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dismal
in
Wuthering Heights
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dismal
Used In
Wuthering Heights
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unspecified meaning
  • ’We’re dismal enough without conjuring up ghosts and visions to perplex us.
  • ’What ails you, Cathy?’ he was saying when I entered: ’you look as dismal as a drowned whelp.

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  • Therefore, not to mention his clothes, which had seen three months’ service in mire and dust, and his thick uncombed hair, the surface of his face and hands was dismally beclouded.
  • The dismal spiritual atmosphere overcame, and more than neutralised, the glowing physical comforts round me; and I resolved to be cautious how I ventured under those rafters a third time.
  • There never was such a dreary, dismal scene as the formerly cheerful house presented!
  • And dreary, and chill, and dismal, that morrow did creep over!
  • It seemed so dismal to go up-stairs, with the wild snow blowing outside, and my thoughts continually reverting to the kirk-yard and the new-made grave!
  • I was laid alone, for the first time; and, rousing from a dismal doze after a night of weeping, I lifted my hand to push the panels aside: it struck the table-top!
  • I’ve persuaded my conscience that it was a duty to warn him how people talked regarding his ways; and then I’ve recollected his confirmed bad habits, and, hopeless of benefiting him, have flinched from re-entering the dismal house, doubting if I could bear to be taken at my word.
  • I listened to detect a woman’s voice in the house, and filled the interim with wild regrets and dismal anticipations, which, at last, spoke audibly in irrepressible sighing and weeping.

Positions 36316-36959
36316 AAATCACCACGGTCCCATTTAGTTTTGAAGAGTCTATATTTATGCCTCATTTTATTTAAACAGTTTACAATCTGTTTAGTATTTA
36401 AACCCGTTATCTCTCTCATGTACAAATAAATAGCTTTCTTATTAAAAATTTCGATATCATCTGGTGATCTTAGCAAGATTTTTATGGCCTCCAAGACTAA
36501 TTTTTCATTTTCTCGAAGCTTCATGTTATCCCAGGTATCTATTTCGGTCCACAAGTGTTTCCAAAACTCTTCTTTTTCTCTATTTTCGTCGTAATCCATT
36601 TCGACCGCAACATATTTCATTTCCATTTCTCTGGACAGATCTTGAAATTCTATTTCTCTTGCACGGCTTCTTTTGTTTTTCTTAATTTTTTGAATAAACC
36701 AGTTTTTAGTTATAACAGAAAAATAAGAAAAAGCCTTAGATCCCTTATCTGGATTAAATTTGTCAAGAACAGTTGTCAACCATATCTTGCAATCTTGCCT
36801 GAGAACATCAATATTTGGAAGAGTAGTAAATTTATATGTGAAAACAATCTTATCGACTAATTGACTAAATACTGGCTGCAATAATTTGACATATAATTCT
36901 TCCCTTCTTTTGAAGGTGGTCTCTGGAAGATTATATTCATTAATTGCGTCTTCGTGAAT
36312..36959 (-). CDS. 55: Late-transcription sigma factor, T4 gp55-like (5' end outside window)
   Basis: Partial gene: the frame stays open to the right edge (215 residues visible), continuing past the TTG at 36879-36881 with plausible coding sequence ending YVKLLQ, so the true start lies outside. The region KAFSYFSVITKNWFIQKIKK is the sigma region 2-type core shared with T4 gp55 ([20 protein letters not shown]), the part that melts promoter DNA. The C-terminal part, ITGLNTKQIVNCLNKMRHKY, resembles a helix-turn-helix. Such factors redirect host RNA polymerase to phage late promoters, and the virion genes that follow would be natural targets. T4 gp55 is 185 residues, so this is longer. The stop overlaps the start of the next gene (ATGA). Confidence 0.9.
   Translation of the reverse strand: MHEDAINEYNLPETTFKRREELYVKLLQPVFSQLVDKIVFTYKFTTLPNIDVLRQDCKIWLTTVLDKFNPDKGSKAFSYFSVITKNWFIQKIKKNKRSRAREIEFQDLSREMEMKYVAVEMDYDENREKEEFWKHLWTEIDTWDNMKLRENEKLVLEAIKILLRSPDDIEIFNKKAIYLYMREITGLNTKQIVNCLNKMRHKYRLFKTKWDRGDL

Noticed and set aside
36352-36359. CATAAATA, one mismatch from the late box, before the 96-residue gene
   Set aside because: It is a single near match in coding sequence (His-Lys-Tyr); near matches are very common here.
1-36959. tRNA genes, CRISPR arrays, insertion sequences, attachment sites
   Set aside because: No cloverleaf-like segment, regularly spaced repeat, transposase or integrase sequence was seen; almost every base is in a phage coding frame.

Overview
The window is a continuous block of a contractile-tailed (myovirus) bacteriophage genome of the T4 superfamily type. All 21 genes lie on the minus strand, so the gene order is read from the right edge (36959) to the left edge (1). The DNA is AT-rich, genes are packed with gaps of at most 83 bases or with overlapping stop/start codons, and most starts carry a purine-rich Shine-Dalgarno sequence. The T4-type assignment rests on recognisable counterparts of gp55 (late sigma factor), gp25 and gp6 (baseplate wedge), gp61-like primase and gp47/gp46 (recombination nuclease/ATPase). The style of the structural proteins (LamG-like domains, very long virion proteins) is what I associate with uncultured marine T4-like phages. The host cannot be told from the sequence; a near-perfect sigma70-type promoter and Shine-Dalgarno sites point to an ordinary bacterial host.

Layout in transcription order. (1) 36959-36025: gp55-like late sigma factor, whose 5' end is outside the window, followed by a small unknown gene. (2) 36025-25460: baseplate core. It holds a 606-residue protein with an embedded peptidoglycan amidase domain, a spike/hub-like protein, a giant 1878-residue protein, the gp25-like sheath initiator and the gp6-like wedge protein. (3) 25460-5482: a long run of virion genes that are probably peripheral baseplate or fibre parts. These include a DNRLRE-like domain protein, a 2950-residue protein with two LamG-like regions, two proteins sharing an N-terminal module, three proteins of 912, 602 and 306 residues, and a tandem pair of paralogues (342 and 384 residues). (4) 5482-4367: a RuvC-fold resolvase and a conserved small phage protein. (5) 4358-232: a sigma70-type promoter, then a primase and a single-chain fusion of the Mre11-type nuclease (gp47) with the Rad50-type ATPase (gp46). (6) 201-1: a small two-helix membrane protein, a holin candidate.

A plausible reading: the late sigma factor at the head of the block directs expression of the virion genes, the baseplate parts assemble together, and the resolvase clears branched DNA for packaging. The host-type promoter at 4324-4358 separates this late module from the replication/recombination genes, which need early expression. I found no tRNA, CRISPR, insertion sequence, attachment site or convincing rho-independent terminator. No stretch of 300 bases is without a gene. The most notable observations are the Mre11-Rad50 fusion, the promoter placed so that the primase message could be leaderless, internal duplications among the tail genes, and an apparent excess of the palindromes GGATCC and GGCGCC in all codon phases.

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  • I uttered an ejaculation of discontent at seeing the dismal grate, and commenced shutting the casements, one after another, till I came to his.
  • ’I believe you think me a fiend,’ he said, with his dismal laugh: ’something too horrible to live under a decent roof.’
  • CHAPTER XVIII THE twelve years, continued Mrs. Dean, following that dismal period were the happiest of my life: my greatest troubles in their passage rose from our little lady’s trifling illnesses, which she had to experience in common with all children, rich and poor.
  • It was not the case, in reality, I am aware; but it was, in my imagination, that dismal night; and I thought Heathcliff himself less guilty than I. At seven o’clock he came, and inquired if Miss Linton had risen.

  • There are no more uses of "dismal" in the book.


To see samples from other sources, click a word sense below:
as in: a dismal expression Define
depressing or gloomy
as in: a dismal performance Define
of terrible quality
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